For many reasons, workers today may be asked to work remotely, from home. Maybe your company needs to reduce desk-space in the office, or your work requires you to be out of the office often so it’s easier, or perhaps there’s a security reason for asking workers to say home. At the time of this writing, our nation is under a lock down of sorts, with Coronavirus forcing many workers home.
I’ve been home based for 12 years. At one time I rented an office, but found myself preferring to work from home, so I ended the lease. If you are new to remote or virtual work, here are some of my best tips for a successful home office scenario:
Structure your day
- Plan each day. The night before, create a task list to accomplish for the next workday. Consider scheduling these tasks onto your calendar, allotting the required time.
- Build in breaks. To keep yourself focused, build breaks into your schedule. Whether you stand up every 15 minutes and walk to the door and back, or practice meditation at regular intervals, or simply do neck stretches a few times a day building in breaks helps you stay relaxed and attentive.
- Avoid distractions. Kids running in during conference calls, laundry beckoning you from the other room, and online shopping can distract you from a productive workday. Communicate to your family that you’re still working, even though you are home. Set time aside (at lunchtime?) to get family errands completed and resist online shopping until after work.
- Get showered. It sounds simple, but daily routines like showering, keep you in the groove of work. If you’d shower before you got dressed for the office, shower before work at home.
- Dress comfortably, but still in work clothes. You’ll be tempted to stay in pajamas until noon (or later) or live in sweatpants. If you can, resist the temptation to completely let your work wardrobe go to the sidelines. If normal work attire is a business suit, and you’re not able to meet clients now (even via video call) then you’re likely fine to dress down. If, on the other hand, you will be interacting with your team and clients online (via video), dress for work as normal to maintain your (and your team’s) focus.
Set up your space
- Dedicate a workspace. Unless absolutely necessary, avoid setting up your work area in a common busy space in your home, such as the kitchen table or family tv room. Even if you set up a makeshift desk in a basement, away from the bustle of the family, you’ll focus better and won’t have to pack up your work items when it’s time to serve dinner.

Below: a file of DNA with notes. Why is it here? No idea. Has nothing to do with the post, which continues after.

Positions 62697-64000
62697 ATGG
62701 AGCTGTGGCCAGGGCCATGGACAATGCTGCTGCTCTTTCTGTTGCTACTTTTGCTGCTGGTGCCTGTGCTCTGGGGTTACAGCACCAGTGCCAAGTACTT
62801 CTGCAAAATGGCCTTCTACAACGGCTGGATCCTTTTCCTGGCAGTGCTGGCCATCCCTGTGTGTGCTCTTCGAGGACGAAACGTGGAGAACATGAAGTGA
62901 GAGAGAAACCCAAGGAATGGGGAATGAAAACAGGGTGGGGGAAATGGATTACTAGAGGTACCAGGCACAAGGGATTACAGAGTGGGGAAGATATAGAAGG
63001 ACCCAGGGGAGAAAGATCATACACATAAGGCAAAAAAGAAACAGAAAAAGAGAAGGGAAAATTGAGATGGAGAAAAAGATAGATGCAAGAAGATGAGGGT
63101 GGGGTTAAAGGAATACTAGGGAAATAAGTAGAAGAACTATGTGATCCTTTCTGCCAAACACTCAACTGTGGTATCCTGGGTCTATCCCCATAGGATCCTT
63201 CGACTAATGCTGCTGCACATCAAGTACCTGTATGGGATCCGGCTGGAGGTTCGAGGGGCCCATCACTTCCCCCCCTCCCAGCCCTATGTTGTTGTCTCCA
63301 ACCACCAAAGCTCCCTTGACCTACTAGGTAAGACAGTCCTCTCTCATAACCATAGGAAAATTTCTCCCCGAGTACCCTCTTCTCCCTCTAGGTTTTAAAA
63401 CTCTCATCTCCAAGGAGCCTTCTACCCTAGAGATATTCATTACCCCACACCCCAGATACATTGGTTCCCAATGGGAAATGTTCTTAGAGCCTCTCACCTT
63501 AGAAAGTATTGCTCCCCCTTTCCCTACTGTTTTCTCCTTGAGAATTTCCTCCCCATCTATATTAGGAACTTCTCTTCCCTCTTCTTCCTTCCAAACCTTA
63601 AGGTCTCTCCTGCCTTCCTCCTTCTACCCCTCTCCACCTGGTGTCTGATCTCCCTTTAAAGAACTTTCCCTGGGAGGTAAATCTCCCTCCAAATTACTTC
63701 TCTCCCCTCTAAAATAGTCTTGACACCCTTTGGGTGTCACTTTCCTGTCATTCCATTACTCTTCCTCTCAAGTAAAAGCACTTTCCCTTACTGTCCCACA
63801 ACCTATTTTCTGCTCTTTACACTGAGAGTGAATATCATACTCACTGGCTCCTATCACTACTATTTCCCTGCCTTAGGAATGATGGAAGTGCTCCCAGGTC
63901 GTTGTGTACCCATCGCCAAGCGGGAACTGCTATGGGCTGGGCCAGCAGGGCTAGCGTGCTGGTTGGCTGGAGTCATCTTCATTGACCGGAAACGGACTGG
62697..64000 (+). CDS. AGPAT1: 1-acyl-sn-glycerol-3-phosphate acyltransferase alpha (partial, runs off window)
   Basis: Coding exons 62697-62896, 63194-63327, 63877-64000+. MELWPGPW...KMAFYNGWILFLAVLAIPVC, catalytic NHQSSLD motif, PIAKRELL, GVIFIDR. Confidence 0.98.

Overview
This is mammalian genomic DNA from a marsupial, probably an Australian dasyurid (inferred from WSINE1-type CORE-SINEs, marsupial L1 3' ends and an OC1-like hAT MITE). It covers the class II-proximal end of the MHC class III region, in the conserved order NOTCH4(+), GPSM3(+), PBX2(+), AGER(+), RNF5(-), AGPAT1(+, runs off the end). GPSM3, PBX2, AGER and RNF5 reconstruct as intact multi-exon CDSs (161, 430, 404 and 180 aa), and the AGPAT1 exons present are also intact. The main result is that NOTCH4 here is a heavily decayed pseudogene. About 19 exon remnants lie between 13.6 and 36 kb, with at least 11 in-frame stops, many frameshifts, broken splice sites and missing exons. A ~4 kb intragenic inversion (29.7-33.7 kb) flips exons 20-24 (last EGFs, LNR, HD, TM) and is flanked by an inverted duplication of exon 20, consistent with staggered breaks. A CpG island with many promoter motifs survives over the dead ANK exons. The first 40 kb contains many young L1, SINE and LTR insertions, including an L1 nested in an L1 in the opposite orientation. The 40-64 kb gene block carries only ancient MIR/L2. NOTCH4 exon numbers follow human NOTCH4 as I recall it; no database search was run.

- Gather your equipment. As you set up your workspace, ensure your phone, computer, mouse, keyboard is readily available. Update your software, if needed, so you can work effectively and efficiently. If you spend the morning looking for a phone charging cord or a mousepad, you’ll lose valuable time.
- Keep supplies nearby. If possible, have all equipment and supplies nearby. If you are someone who uses Post It notes and paperclips often, keep them near you. Need a printer during the day? Try not placing it in a room down the hall.
- Personalize your space. Even if you have to set up your office in the baby’s nursery or the kitchen island, personalize it as you would at work. Place a few family photos in eyesight, add a scented candle, and use your favorite pen. These items will keep you focused on work and remind you that this is workspace.
- Consider your surroundings. If you’ll do video calls with clients, vendors and your team, evaluate what is in their view. Many video teleconferencing software programs offer templated backgrounds which are easy to access and install. If you opt to use your natural environment, remove items that could confuse or misrepresent your brand. For example, framed vacation photos are lovely for your team to see – they give insight into who you are as a human – but if you’re seen in a skimpy bikini or chugging cans of beer in the photo, that could send the wrong message.
Engage with your team
- Do video calls. Instead of a phone or conference call, try video. With video, participants get to see and hear you, adding to the human connection.
- Ask how they are feeling about the new work situation. Listen and respond with empathy and compassion, but don’t feel you have to become a therapist.
- Try phone calls instead of emails. If you need a paper trail, email is best. For quick check ins or questions, consider phoning your colleague or supervisor to hear their voice and let them hear yours.
- Watch social media and television in moderation. In times of confusion, isolation or uncertainty, it’s tempting to stay glued to the newsfeeds of your friends or favorite television journalist. Remind yourself that news doesn’t typically change in an instant and checking in a few times a day is sufficient.
- A word about pets. While it’s great to have pets nearby for affection, companionship and comfort, be careful if their presence becomes too much of a distraction – several long walks and ball tosses can keep you from your team and workload.
I hope these tips were helpful if you suddenly find yourself homebound and still working. The environment has changed, but your workload may not have. To ensure you remain relevant and compelling to your team, and meet goals and deadlines, focus is key.
What are your tips for working from home? Any insights or best practices you can share?